With great fanfare comes great cynicism, and so it should: science is built on a tug-of-war between novel claims and kneejerk skeptism, and the probity that follows. When a sound bite leaked out of last year's ENCODE publications, of which Genome Biology was a participatory journal, that '80% of the human genome has a function', evolutionary biologists were cynical all right, and they took to the journals to say so.
While some of the disagreement hinged on the semantics of the word 'function', a key sticking point was the scientific validity of declaring a stretch of the genome functional when there is no evidence for evolutionary constraint on its constituent DNA sequence. In other words, how much function can a DNA sequence really have when it is liable to change willy nilly, with no fitness penalty to the organism?
Seems like a reasonable argument. But what if it is wrong? What if, in certain circumstances, the make-up of a DNA sequence can change when its function does not?
lncRNAs enter the fray
Researchers in the field of non-coding RNA have for many years contested claims that most long non-coding RNAs (lncRNAs) can be dismissed as junk. Sure, a few lncRNAs might have a specific purpose but, for the most part, those long RNAs that are functional encode proteins, or so the argument goes. To say otherwise would beg the question: of what use could such a large quantity of lncRNAs really be?
And yet, inconveniently, functions for lncRNAs keep being discovered. An increasing number are being identified as competing endogenous RNA, or 'ceRNAs', which means that they are involved in the regulation of microRNA levels. Others still are being found to anchor together various combinations of proteins, RNA and DNA, using their unique ability to combine a specific tertiary structure with intermolecular base pairing.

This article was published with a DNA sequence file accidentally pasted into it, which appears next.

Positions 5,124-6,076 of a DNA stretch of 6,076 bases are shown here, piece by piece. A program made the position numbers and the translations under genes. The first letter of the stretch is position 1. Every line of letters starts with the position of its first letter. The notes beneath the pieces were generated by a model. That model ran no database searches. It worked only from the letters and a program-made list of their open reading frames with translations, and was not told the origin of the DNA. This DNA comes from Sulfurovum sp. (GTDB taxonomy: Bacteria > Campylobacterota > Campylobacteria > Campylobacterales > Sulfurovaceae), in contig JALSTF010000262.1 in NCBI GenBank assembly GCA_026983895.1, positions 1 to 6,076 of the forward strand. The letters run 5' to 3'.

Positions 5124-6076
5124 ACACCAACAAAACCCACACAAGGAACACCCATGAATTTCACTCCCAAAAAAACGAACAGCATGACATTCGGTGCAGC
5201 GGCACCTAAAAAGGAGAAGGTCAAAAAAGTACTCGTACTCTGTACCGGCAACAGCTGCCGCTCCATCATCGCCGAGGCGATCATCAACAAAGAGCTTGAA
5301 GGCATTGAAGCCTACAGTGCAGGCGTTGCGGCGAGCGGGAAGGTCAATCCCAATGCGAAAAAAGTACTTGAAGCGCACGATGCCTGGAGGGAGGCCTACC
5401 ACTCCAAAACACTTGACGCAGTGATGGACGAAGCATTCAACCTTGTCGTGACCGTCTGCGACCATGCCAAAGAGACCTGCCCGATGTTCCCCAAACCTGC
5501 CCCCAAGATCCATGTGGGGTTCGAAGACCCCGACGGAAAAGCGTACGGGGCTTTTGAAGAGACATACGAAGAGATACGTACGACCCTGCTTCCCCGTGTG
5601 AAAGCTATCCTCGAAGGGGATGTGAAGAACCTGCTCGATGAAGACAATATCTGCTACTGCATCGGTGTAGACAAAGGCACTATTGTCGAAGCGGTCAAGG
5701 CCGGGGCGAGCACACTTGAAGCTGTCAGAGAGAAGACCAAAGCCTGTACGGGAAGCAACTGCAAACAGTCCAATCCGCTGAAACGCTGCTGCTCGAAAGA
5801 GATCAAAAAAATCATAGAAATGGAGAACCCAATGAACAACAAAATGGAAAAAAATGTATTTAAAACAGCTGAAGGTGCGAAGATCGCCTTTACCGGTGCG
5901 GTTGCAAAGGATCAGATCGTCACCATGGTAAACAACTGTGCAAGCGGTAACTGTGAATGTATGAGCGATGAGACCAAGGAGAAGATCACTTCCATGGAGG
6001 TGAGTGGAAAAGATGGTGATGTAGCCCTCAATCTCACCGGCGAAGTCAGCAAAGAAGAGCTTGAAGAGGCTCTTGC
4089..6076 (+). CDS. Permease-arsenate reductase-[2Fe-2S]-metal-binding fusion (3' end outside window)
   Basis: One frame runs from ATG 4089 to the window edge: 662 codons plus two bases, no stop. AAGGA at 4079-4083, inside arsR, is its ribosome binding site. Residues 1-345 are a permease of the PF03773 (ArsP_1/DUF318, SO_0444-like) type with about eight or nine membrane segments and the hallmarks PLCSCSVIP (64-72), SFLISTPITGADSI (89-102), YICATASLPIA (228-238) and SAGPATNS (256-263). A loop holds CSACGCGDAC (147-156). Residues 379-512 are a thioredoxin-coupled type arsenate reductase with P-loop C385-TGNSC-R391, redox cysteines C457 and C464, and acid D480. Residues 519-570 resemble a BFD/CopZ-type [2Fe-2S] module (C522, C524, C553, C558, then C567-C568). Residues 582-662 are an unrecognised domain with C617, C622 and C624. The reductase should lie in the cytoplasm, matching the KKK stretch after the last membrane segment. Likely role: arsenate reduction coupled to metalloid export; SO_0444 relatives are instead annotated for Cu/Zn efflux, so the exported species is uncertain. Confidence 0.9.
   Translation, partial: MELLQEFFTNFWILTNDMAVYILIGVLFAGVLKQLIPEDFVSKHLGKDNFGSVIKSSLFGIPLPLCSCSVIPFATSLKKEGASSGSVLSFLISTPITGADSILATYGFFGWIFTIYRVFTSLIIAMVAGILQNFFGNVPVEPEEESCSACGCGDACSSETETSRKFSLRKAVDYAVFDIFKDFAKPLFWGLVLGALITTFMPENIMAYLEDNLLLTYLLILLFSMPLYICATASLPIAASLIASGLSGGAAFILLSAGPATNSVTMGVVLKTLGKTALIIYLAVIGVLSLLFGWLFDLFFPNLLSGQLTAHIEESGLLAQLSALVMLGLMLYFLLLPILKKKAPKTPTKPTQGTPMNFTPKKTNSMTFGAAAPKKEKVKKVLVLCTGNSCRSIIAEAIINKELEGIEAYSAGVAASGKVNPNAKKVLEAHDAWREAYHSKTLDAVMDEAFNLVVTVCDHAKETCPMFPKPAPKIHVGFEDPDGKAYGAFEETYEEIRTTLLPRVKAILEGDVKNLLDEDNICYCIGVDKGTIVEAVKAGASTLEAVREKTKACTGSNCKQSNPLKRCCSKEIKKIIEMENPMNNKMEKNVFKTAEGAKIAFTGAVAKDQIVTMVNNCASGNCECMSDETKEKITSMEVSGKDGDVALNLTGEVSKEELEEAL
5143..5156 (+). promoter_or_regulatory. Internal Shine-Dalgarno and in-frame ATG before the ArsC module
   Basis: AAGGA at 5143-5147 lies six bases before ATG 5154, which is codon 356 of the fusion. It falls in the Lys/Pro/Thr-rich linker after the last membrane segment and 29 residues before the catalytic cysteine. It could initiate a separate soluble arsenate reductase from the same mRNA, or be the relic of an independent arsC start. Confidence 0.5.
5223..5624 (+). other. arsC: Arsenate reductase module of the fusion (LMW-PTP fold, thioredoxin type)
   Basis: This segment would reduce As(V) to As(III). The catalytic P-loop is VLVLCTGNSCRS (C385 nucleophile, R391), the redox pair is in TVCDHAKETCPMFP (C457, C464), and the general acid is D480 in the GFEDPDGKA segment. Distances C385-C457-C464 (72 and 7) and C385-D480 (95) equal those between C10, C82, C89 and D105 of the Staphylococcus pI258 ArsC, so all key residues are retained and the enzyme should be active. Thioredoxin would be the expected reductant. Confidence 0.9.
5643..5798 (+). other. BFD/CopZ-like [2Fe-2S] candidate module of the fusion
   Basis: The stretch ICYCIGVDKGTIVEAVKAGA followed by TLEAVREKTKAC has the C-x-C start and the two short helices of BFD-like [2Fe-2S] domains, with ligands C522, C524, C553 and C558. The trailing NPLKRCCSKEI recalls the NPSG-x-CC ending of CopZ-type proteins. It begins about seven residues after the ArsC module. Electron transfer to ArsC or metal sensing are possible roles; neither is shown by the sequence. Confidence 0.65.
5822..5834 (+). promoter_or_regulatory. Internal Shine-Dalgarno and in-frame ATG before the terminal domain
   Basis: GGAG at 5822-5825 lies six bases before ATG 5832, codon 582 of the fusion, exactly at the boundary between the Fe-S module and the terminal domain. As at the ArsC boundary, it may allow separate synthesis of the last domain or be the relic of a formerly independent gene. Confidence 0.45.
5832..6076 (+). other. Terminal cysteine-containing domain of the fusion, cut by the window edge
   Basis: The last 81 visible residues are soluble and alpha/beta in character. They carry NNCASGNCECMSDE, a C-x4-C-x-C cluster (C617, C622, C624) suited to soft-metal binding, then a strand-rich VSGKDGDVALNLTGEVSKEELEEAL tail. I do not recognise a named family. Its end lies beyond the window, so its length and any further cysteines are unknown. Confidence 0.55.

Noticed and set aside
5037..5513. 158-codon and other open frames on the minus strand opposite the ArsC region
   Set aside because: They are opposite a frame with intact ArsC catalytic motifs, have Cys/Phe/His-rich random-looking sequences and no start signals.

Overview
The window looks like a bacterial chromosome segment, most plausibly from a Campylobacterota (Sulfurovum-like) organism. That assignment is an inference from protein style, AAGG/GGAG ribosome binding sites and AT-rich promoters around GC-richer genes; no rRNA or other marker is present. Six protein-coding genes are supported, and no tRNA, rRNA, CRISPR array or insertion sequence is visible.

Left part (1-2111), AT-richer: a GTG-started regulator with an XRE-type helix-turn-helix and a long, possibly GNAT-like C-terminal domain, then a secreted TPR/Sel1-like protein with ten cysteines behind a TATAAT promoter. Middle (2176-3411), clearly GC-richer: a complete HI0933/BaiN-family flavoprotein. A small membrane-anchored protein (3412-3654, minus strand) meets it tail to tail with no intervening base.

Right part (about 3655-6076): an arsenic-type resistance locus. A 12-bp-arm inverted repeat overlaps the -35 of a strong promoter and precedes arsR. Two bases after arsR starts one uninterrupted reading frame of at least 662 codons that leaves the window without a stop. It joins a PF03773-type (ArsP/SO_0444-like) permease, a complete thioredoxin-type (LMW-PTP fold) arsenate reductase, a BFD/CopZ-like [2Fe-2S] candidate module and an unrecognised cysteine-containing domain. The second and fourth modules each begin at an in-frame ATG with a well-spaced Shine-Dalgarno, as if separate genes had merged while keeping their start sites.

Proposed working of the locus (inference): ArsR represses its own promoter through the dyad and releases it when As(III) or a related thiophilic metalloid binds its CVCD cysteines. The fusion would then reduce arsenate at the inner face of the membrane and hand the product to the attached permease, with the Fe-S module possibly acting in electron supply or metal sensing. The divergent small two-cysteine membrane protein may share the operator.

Of this latter class, a number of lncRNAs have been shown to bind to the genome in order to regulate gene expression, with examples including PINT (and its mouse homolog Pint), which is newly described in a Genome Biology article.
PINT: the covert evolutionary operator
One of the many interesting things about PINT and Pint is that, although the two homologs are conserved at the level of function, an evolutionary analysis based on the conservation of DNA sequence would not detect them as homologs – as is the general pattern for human lncRNAs. But a synteny analysis supports the notion that PINT and Pint truly are homologs.
So when we are dealing with lncRNAs, perhaps evolution cannot be measured on the basis of DNA sequence constraint, even though function is still tied into the idea of evolutionary pressures.
And this is a problem for the ENCODE critics, because a significant portion of the disputed 80% is designated 'functional' on the basis of encoding a lncRNA.
PINT even cures cancer
How better to end a post about hyperbolic statements that overegg scientific studies than with a… hyperbolic statement that overeggs a scientific study? OK, so we don't know yet that PINT cures cancer, but the Genome Biology article does show it to be a candidate tumor suppressor, as a linchpin in a p53-pathway feedback loop. For a digest of PINT and p53, see Ramin Sheikhattar's Research Highlight.
*with apologies to Dan Graur and colleagues
- tRFs and the Argonautes: gene silencing from antiquity - 2nd October 2014
- Keeping up with the Jobses: the role of technology in reproducible research - 26th September 2014
- How to disarm a superbug – a story told by forensic genomics - 23rd June 2014